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Origami Nanoprobes for Large-Scale Single-Cell Analysis of Lymphocytes


Year of Award:
2018
Status:
Complete
Award Type:
R43
Project Number:
CA236142
RFA Number:
PAR-18-303
Technology Track:
Molecular & Cellular Analysis Technologies
PI/Project Leader:
SCHOETTLE, LOUIS
Other PI or Project Leader:
BLATTMAN, JOSEPH N
Institution:
GEMNEO BIOSCIENCE, INC.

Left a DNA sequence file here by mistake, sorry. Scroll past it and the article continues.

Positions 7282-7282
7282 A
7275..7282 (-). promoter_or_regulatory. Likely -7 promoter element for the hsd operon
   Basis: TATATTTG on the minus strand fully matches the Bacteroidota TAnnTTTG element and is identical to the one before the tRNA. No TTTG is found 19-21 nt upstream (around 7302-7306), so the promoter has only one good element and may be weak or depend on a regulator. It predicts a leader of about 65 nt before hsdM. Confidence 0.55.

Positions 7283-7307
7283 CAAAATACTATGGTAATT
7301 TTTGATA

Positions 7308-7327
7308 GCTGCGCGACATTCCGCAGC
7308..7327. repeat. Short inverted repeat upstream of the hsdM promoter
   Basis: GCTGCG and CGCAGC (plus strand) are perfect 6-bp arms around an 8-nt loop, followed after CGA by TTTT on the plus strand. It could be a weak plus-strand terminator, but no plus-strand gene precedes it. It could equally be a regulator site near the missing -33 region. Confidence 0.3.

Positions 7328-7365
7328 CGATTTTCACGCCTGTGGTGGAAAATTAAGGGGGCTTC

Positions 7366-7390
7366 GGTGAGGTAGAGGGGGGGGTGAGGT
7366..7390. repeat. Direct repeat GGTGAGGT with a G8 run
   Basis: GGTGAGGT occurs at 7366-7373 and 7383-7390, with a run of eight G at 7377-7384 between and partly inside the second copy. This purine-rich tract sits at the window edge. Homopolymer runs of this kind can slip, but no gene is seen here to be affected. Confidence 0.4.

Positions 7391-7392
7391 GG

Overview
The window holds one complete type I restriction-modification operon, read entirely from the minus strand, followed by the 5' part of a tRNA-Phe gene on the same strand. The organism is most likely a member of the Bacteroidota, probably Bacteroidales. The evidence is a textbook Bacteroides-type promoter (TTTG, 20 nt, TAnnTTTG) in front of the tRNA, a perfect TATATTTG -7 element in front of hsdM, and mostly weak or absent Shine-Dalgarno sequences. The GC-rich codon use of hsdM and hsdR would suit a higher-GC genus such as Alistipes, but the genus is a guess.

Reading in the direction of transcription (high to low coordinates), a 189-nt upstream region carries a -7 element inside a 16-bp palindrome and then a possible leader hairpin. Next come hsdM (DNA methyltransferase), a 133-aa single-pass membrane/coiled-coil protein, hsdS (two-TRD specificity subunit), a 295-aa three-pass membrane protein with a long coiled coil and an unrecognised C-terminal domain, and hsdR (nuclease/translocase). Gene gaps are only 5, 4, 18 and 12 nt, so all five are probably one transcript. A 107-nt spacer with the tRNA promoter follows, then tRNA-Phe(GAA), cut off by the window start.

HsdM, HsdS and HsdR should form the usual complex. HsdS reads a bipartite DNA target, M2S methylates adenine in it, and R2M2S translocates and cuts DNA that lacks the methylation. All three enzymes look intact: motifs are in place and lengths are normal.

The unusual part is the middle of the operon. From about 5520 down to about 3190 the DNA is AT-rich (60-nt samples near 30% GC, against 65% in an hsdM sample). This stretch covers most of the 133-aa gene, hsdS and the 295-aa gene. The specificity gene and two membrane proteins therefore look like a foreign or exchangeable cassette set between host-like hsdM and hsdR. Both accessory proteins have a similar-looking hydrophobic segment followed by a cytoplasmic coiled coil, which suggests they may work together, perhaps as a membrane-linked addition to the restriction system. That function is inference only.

Project Summary/AbstractNext generation sequencing platforms have revolutionized modern approaches for understanding a widevariety of biological processes, including immune responses and cancer. However, increasing evidence showsthat the diversity of the cells involved in these processes has important implications for understanding biologicoutcomes. For instance, the diversity of T cell receptors on lymphocytes during responses to virus or cancercan have dramatic effects on disease outcome. Conversely, the diversity of cancer cells has importantimplications for successful control of disease. Therefore, a critical hurdle in these situations is the ability toprovide single-cell analysis techniques coupled with high-throughput next generation sequencing, toadequately measure the diversity of cells. Unfortunately, current single-cell analysis approaches are eitherunfeasible for large cell populations, too expensive, and/or require specialized equipment that is not availableto most labs while bulk sequencing approaches provide no information on individual cells. To address thisproblem, we have engineered DNA origami nanostructures that are able to specifically bind and protect twodifferent mRNA within transfected cells, and used DNA origami-specific matching barcodes upstream ofcapture sequences to generate to identify in HT-NGS output sequences which sequences came from the samenanostructure and therefore from the same transfected cell. In this proposal we develop this approach forquantitating the diversity of clonally-distributed TCR? and TCR? T cell receptors in human T lymphocytepopulations and directly compare the throughput, efficiency, cost and error rates to both conventional bulk-sequencing and single-cell sequencing approaches. We have previously developed this approach for analysisof mouse TCR pairs from primary T cells, and expect little difficulty in adapting this modular platform to humanT cells. This technology will be useful for downstream application to a wide variety of biologic processes, byrelatively simple modifications to the DNA origami nanostructure probe sequences, including single-cellanalysis of other diverse lymphocyte populations, including other T cell subsets or antibody producing B cells,as well as single cells analysis of heterogeneous tumors or diverse microbial communities. Moreover, becausethis approach utilizes equipment found in most modern molecular biology laboratories, it could be easilyadopted by many researchers for these analyses.